16: The Hunt for Gravitational Waves
General relativity predicts that titanic events such as colliding black holes cause the fabric of spacetime to ripple with gravitational waves. Join the search for these signals produced by rare events that are all but undetectable by the time they reach Earth. The existence of gravitational waves was inferred from observations in the 1970s and finally confirmed by detectors in 2015.
17: How We Know the Universe Began with a Bang
The Big Bang is one of the few scientific concepts that has entered popular culture. But where did the idea come from? Trace this gripping detective story to attempts by a young female astronomer in the early 1900s to measure distances to stars. Her success set the stage for others to discover that the universe is expanding, as if from an initial “big bang.” More clues filled in the picture.
18: The Case for Cosmic Inflation
Unlike the well-founded theories you’ve studied so far in this course, turn to one that is as-yet-unproven—but mindboggling in its implications. Cosmic inflation proposes that a period of explosive expansion occurred in the first instants of the Big Bang. This startling idea accounts for two puzzling features of today’s universe: the observed uniformity of matter and the flat geometry of space.
19: How We Know Dark Matter Exists
Dark matter is the conjectured substance that outweighs ordinary matter by five to one. However, we can’t see it, nor can anyone say what it is—at least, not yet. The first clues to the existence of dark matter turned up in observations of stars and galaxies in the 1930s. Since then, the evidence has mounted. Consider alternative explanations and reasons to believe that dark matter is indeed real.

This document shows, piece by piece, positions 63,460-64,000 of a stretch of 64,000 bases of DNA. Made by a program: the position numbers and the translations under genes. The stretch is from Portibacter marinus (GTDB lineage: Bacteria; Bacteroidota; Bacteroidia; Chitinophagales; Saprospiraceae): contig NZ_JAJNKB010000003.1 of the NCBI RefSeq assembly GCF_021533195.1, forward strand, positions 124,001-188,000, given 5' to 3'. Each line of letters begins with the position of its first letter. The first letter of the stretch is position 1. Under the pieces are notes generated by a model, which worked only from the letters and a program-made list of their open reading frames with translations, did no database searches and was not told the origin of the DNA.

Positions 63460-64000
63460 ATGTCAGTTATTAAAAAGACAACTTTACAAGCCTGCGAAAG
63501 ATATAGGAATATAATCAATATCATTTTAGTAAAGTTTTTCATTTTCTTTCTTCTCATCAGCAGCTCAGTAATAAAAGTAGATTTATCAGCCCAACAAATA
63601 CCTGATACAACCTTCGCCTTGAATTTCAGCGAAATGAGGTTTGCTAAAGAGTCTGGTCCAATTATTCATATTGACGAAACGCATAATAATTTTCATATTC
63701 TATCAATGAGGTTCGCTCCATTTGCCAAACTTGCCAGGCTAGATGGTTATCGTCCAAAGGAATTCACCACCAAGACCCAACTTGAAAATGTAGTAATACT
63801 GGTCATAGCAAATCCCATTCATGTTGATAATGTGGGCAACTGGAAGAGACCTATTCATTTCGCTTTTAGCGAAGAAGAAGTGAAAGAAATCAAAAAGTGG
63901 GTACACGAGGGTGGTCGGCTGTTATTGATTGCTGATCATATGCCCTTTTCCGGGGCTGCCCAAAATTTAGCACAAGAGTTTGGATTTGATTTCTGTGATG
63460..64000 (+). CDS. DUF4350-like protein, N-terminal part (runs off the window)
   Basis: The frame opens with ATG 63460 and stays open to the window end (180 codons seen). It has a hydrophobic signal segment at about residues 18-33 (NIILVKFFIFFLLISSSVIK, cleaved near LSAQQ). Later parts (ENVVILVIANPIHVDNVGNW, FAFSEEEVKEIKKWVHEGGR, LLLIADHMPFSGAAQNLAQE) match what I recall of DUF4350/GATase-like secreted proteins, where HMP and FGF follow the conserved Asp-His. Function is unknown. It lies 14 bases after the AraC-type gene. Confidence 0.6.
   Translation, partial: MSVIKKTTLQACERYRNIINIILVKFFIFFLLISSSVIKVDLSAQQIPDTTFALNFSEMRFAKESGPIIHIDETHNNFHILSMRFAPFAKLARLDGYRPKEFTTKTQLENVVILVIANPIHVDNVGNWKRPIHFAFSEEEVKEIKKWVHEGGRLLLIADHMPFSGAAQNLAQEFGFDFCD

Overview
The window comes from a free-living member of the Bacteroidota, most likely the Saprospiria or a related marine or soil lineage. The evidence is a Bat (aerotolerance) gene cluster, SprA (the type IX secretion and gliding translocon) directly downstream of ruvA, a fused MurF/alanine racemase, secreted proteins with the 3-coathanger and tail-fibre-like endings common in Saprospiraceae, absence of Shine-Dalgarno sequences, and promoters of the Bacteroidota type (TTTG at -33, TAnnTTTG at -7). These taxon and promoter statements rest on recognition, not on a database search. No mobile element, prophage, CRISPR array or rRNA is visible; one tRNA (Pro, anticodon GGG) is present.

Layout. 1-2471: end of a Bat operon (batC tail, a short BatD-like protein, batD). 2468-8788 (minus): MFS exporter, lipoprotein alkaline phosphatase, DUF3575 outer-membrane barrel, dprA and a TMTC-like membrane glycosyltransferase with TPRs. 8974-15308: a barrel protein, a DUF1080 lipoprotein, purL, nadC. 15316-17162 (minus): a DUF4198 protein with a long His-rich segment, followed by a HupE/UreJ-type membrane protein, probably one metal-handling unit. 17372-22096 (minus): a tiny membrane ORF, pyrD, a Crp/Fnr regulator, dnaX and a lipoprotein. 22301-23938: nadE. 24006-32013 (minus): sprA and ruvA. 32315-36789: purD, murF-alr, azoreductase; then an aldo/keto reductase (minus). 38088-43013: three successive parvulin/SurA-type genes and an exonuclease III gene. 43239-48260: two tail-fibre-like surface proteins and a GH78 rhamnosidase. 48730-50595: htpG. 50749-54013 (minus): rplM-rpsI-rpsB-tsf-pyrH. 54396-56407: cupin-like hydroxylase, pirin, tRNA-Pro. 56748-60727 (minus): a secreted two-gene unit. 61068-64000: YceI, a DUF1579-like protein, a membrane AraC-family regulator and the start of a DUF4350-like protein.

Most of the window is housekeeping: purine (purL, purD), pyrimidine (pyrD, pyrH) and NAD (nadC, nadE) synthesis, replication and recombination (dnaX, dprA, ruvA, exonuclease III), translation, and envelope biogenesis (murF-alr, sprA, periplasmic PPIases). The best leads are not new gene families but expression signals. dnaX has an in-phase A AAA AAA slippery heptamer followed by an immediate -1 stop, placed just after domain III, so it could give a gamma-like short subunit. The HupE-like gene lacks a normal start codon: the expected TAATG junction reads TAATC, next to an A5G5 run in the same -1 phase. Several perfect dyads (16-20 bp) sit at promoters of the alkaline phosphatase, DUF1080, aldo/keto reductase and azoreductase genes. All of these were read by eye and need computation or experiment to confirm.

20: How We Search for Dark Matter
Dig deeper into the quest to understand dark matter. Start by ruling out plausible early explanations, including that dark matter is invisible ordinary matter like cold hydrogen gas or rogue planets. Also rebut some popular exotic theories. Then Dr. Lincoln outlines current experiments to pin down this elusive substance, among them his own work with high-energy particle accelerators.
21: How We Know the Universe Is Accelerating
Investigate evidence that the expansion of the universe reversed its gradual slow-down and stepped on the accelerator 5 billion years ago. “Dark energy” is the term given to this mysterious force that is expanding space at an ever-increasing rate. Learn how this remarkable phenomenon was discovered and explore its link to the cosmological constant proposed by Einstein a century ago.
22: Measuring the Size and Age of the Universe
Draw on the astonishing facts about the universe you have learned since Lesson 15. Then add observations from recent satellite missions, and reach exact conclusions about the size and age of the universe. One thing you discover is that the diameter of the entire universe is at least 500 times larger than the visible universe. Since we can’t see that far, how do we know? Dr. Lincoln explains.
23: What We Know about Quantum Foam
Few claims of physics are as absurd as that empty space is writhing with “virtual” particles—a foam of particles, antiparticles, and photons that appear and disappear with riotous abandon. Learn how Heisenberg’s uncertainty principle gives rise to this phenomenon of getting something from nothing, and discover that it is a crucial consideration for engineers creating microelectronics.
24: Are Space and Time Quantized?
Finish the course with a leap into one of the most speculative realms of physics—the quest to understand gravity at the quantum scale. Examine why Einstein’s theory of gravity—general relativity—is incompatible with quantum mechanics. Then consider what a quantized theory of gravity would imply. One thing it means for sure is a future filled with bold theories and big surprises!